July 25, 2017

Martins FireballMartin’s boat, #1205, on a shake-down cruise on the Salish Sea.

Martin Herbert of the Saltspring Island Sailing Club shares his memories as he prepares for the FireBall Dinghy Regatta, Canadian National Championship.

“In 1962 English designer Peter Milne drew up the plans for the Fireball Dinghy and the prototype was featured in Yachts and Yachting Magazine. My Father, Alf Herbert, saw the pictures of it planning along at speed and ordered plans, building the first two Fireballs to sail in Canada. In 1965 My brother, Graham Herbert won the first Canadian National Championships with me as crew. The next year my Father, Brother and I built two more boats out of better materials and in 1967 I won the Nationals with my brother as crew. Fifty years later I learned that the Nationals were being held in Cowichan Bay, a mere 20-mile sail from my home club on Saltspring Island. I decided to dig the boat out of storage, refinish her and sail her to the regatta. The best sailor in our club, Greg Slakov, immediately signed up as crew and we have been putting ourselves and the boat through the paces for four weeks. Since moving to Saltspring ten years ago I have been sailing the venerable Flying Fifteen Keelboat so it was a learning curve to step back into a dinghy. I had forgotten how exciting the Fireball is to sail. The regatta starts on July 23rd and our sail to the event is on the 22nd.”

Fireball InfallableThe Fireball Dingy Canadian Championship has three days of racing on the West Coast in Cowichan Bay. The regatta will be based at the Cowichan Tribes’ Boathouse area at the east end of Cowichan Bay village, at the end of Botwood lane. Sailing will take place in Cowichan Bay and the entrances thereof.

Race coordinator Rob Thompson is still building boats, most recently of Kevlar, foam core, and epoxy. His newest boat is 15098, “Infallible”


My Big Fat Greek Charter

My Big Fat Greek CharterBy Mark Stevens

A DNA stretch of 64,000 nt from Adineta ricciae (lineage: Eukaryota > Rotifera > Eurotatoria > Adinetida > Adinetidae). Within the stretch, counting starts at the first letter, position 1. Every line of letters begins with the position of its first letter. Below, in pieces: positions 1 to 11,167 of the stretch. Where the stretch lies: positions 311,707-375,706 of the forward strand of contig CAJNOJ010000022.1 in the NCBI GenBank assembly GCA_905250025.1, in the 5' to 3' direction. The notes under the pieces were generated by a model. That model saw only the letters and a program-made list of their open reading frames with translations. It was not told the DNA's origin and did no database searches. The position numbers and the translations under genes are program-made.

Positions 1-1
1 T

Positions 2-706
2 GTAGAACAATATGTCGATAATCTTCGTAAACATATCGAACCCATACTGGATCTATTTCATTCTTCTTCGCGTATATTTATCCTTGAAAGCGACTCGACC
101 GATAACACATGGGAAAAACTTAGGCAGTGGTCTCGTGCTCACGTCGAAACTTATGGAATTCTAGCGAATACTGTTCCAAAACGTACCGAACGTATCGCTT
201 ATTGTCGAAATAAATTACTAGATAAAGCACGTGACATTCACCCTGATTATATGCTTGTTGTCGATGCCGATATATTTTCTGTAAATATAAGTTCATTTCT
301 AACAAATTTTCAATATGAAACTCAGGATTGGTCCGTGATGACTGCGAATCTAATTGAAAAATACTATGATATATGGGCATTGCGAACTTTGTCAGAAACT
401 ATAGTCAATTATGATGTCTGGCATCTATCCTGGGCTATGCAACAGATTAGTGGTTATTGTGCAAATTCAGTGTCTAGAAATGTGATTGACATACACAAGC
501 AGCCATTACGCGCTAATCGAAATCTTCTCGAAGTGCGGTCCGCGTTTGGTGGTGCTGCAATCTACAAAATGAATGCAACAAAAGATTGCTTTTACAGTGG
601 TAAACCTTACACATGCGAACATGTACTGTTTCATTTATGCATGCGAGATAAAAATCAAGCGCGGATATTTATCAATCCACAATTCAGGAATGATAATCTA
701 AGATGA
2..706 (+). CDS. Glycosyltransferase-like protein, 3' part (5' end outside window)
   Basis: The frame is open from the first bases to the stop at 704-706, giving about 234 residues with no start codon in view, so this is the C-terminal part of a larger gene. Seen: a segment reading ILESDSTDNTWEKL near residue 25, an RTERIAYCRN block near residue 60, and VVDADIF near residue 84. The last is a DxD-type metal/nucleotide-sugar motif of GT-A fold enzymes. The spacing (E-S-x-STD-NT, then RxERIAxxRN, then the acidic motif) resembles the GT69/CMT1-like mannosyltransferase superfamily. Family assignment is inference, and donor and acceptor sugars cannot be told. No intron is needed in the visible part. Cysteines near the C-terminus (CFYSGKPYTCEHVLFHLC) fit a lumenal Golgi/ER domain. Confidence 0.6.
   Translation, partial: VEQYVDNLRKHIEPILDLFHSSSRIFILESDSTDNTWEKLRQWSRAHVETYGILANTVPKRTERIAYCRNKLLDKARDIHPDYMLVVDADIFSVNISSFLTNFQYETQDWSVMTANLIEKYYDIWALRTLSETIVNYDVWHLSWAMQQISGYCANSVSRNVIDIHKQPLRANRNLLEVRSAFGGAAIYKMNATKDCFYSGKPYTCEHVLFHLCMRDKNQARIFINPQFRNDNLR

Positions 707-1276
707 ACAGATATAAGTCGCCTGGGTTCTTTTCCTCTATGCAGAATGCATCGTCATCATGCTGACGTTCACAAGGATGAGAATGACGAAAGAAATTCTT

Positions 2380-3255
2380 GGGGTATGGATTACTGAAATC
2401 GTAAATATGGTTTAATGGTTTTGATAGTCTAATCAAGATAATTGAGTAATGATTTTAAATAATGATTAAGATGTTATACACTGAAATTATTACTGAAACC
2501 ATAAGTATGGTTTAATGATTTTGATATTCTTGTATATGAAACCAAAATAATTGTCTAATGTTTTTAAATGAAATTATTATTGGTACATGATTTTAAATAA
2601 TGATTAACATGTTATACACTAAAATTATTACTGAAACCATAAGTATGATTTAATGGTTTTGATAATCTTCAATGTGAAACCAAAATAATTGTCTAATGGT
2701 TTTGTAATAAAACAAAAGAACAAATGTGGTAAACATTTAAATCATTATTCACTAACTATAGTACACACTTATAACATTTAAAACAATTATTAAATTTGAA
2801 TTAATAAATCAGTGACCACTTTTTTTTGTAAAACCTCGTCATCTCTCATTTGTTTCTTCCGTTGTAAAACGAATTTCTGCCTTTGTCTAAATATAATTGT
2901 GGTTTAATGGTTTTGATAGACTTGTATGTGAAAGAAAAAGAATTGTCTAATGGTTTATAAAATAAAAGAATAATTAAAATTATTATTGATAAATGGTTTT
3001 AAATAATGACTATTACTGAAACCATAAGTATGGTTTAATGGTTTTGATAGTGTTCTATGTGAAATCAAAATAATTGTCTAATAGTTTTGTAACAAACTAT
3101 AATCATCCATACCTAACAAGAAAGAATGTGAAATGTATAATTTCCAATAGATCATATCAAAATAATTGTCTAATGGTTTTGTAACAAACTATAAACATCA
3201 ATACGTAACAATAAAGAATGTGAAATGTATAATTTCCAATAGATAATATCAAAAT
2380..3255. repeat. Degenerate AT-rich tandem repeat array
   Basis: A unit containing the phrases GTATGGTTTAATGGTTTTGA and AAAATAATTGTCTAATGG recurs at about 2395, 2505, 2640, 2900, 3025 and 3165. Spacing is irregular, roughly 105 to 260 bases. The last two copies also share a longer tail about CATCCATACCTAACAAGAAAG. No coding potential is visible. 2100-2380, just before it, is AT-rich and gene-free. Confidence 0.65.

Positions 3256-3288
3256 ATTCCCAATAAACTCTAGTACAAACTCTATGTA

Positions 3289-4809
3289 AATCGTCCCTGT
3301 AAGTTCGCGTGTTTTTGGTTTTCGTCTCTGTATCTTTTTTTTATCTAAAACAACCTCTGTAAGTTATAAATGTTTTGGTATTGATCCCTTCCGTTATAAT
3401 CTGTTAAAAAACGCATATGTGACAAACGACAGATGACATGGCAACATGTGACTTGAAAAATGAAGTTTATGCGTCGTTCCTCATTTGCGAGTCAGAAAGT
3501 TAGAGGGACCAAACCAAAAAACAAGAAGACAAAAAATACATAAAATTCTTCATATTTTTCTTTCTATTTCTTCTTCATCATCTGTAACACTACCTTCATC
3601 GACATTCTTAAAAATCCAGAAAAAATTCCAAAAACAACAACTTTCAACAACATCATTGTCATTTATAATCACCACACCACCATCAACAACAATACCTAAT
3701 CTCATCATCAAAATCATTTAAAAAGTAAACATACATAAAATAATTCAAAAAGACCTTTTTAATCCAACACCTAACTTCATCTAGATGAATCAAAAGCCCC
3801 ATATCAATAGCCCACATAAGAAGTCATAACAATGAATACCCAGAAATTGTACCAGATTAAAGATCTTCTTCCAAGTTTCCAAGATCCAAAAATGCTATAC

Photos by: Sharon Matthews-Stevens

We did breakfast yesterday in the Greek port of Piraeus, just outside Athens:strong coffee, crisp bacon, fresh bread, and omelets spiked with Feta Cheese.

We did dinner last night, al fresco, in a village called Perdika on the island of Aegina.

Sometime over dinner it hit me;I knew I was on to something. Raising a glass of ouzo, I toasted my wife, Sharon, and our friends and crew, Ed and Kim North.

“Forget about weddings,” I said, referring to a hit movie penned by a Canadian of Greek ancestry named Nia Vardalos. “Welcome to my Big Fat Greek Charter.”

Read more about their greek charter.....





Canadian Yachting Digital April 2018



Jeanneau NC 33

Jeanneau NC 33By John Armstrong and Andy Adams

Jeanneau’s newest NC model is the NC 33, and it’s an exciting and innovative inboard cruiser ideally suited to young families or couples.

Nick Harvey, President of Jeanneau America wanted to emphasize that their new NC 33 features a hull design by Michael Peters. Peters’ hand has been on many of the company’s recent designs and strong performance and excellent sea-keeping are to be expected.

At an overall length of 34.5” and equipped with twin engines, the NC 33 has been designed to fit in between Jeanneau’s NC 9(30’11” with a single engine) and the NC 11 at 36’6” and with twin engines.

Read more about the Jeanneau NC 33.....